I am moved and impressed by Howard’s proposals and ideas. He envisions a long-term Gramscian “march through the institutions” over a period of decades, and thinks, based on a spiritual sense similar to mine, that ethno-conservatism is growing and that liberalism is far weaker than it currently appears. (I would only ask that he continue inform his readers of whatever concrete signs he has discovered of change in our favor. I spend too much time in a very liberal environment and it sometimes is overwhelming.)

How, indeed, can we say this non-radical revolution cannot work when it has not really been tried? We might indeed bewail the fading away of people like Pat Buchanan, and think that if he could not succeed, the younger generation, in so many ways inferior to Buchanan’s in education and understanding, could not possibly do any better. Yet Buchanan worked in a different era, when America may have not been ready for his message, when he himself may not have fully seen where things were going. His successors may find ways to operate within the system in ways we cannot as yet imagine.


At the same time, in one way or another, spiritually, physically, or both, there will have to be some kind of white separation, as Mark points out. From the perspective of our present society this is a radical agenda indeed, and the demographic factors do result in a situation which may not be adequately addressed by the idea of a “non-radical revolution.” I have never, at the individual level, wished for complete and total separation of white Westerners from other races and ethnic groups. But the assault on our society by mass non-white immigration does force us to stand up for our racial group. Questions which one would prefer to keep in the realm of individual choice, like interracial marriage, become fraught with social and political significance, like it or not.

I thus find nothing objectionable about Mark’s statement that “The goal is a nation for my people and my people alone. We can’t share a nation with other people without this same problem eventually arising one way or another, and so every proposed solution short of separation is actually a non-solution.” I might not put it this starkly myself, but I find the truth in what he says undeniable. It is not a matter of “whiteness” being a goal or ideal in itself. Rather, it is a matter of working backwards from the question “what kind of society do I want to live in and my children to inherit?” I see no escape from the conclusion that such a society must be largely white. This is the thought we need to make it acceptable to express – among whites.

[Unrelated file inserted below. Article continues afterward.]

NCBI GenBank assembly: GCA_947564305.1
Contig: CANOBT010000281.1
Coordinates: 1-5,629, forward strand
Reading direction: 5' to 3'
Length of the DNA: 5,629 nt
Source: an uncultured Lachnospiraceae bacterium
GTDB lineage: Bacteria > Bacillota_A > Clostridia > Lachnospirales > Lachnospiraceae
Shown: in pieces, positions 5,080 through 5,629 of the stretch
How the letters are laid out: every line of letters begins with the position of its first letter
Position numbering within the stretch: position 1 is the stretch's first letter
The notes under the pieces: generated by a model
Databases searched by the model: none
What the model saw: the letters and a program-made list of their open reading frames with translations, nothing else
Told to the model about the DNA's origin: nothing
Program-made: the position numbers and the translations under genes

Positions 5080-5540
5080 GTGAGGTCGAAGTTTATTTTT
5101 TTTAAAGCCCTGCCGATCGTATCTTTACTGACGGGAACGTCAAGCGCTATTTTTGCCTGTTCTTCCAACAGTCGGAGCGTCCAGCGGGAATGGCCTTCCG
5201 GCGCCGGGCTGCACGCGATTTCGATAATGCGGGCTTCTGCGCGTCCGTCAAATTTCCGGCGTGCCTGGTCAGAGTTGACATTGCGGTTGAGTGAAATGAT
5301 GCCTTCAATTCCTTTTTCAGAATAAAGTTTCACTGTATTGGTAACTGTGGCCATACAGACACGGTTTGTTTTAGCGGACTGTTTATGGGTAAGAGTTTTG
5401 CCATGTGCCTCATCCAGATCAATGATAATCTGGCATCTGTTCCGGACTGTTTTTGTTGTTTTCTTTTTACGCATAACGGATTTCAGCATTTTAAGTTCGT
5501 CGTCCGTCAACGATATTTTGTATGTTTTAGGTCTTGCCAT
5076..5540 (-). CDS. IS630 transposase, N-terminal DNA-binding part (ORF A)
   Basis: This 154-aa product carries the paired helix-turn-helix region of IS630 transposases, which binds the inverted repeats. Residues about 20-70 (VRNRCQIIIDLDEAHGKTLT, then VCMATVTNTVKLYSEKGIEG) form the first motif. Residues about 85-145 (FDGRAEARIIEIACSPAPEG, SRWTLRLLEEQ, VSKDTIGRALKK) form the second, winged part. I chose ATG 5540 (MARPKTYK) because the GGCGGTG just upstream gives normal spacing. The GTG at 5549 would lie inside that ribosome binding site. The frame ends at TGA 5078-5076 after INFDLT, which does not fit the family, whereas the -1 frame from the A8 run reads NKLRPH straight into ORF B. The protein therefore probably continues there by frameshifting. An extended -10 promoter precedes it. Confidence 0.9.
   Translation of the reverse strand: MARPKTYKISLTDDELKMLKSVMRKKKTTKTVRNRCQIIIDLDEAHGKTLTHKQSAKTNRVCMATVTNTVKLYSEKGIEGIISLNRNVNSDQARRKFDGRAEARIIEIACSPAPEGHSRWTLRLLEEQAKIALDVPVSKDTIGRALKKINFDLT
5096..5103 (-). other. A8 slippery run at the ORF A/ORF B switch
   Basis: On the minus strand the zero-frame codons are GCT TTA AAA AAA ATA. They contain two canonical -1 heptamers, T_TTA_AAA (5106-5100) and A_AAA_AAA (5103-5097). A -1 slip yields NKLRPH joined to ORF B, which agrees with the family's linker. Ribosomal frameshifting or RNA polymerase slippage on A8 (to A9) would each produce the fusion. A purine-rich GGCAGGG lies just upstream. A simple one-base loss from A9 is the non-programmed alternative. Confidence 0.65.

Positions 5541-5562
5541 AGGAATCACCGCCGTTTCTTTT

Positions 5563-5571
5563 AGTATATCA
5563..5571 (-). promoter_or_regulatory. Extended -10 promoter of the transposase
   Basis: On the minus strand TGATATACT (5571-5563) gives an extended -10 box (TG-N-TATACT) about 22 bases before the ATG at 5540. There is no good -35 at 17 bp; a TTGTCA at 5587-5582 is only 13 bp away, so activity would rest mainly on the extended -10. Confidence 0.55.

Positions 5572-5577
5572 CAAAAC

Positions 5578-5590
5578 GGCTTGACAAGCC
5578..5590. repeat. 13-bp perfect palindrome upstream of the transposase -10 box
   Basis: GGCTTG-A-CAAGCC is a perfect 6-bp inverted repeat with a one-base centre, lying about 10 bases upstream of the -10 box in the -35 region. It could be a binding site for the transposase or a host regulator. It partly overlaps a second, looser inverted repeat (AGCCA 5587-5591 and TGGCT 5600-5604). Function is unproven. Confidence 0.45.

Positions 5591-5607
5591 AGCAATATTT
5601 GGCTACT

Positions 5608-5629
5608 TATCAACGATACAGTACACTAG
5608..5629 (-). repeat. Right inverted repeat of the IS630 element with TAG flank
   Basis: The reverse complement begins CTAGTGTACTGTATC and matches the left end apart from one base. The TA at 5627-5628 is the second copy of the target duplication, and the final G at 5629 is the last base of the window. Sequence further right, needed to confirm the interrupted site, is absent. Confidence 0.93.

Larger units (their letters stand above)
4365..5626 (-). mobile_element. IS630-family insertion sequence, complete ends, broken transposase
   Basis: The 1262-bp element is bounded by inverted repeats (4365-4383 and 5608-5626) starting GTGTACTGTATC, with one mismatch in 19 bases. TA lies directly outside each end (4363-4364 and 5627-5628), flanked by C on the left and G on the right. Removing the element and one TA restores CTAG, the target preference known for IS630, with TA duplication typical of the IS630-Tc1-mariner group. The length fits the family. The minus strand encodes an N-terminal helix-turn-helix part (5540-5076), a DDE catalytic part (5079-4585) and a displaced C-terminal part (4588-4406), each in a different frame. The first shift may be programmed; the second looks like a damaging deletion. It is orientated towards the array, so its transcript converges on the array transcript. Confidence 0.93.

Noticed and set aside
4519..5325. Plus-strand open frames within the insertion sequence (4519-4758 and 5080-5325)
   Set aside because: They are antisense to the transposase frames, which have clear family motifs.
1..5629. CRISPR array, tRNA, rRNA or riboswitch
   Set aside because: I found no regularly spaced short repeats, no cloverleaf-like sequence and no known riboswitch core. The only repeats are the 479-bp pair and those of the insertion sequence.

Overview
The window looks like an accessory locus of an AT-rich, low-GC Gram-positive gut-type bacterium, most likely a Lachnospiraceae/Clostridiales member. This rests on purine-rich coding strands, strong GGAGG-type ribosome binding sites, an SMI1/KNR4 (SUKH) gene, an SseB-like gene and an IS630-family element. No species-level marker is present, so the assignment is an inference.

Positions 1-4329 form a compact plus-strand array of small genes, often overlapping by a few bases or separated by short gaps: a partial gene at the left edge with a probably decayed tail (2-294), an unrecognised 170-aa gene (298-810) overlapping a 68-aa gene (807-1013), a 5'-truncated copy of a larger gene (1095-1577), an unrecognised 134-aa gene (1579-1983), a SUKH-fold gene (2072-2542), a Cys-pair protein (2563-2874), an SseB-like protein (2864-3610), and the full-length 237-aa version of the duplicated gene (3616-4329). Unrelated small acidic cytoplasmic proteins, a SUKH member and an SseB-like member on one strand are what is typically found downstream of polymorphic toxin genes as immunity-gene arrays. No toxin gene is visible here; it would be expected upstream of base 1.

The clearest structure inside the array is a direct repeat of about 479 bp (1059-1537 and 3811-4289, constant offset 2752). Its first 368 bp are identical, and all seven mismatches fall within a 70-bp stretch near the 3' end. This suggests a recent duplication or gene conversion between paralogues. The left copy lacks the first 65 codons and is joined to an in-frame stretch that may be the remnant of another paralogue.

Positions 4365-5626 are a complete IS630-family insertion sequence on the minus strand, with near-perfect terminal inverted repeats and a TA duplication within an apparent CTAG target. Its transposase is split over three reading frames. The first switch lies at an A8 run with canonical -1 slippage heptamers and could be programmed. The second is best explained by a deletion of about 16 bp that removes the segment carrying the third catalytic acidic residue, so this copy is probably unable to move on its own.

Patience, patience….

A personal admission: people who know me would probably describe me as a patient person, since I seem to be steady and deliberate in what I do, but in fact I have probably been hindered in life by my impatience, by the desire for quick results, more than anything else. I was reminded by this by a comment by Howard on my last entry, where he pointed out something indisputably true about the ethno-conservative movement: “It will take us fifteen to thirty years to build power” and “I can afford to take the long view. Can’t you?” Well, I thank him for his reminder to keep a healthy perspective, something always found in his own writing. We ought to counsel patience to ourselves every day. Howard’s estimate may even be on the short side, but he is surely right in setting fifteen years as a minimum. So let’s get to work, for that time will pass like a summer dream. Isn’t that the point? We want to be a part of something that will last a thousand years. And he who works for the future lives in it today.

Fret not thyself because of evildoers, neither be thou envious against the workers of iniquity.
For they shall soon be cut down like the grass, and wither as the green herb. (Ps. 37)


10 Responses to Non-Radical Revolution and Separation

  1. Dr.D says:

    Stephen, you are indeed most fortunate to have both Howard J. Harrison and Mark commenting on this blog. They have contributed hugely. Wow!

    You picked up Howard’s comment, “I can afford to take the long view. Can’t you?” It is very sound, as Howard’s comments always are, and for all of you I think it definitely does apply. In my case, however, the answer is somewhat different. I am an old man. There is a very good chance that in 15 years I will be gone, and in 30 years it is a virtual certainty. One way to look at that is to say that it will no longer by my problem, but that is not the way I see it. I am very concerned with what I leave behind, because I have part of the memory of what was. When I am gone, it goes with me, except to the extent that I have been able to pass it on. This gives me a strong sense of impatience, a desire to act now.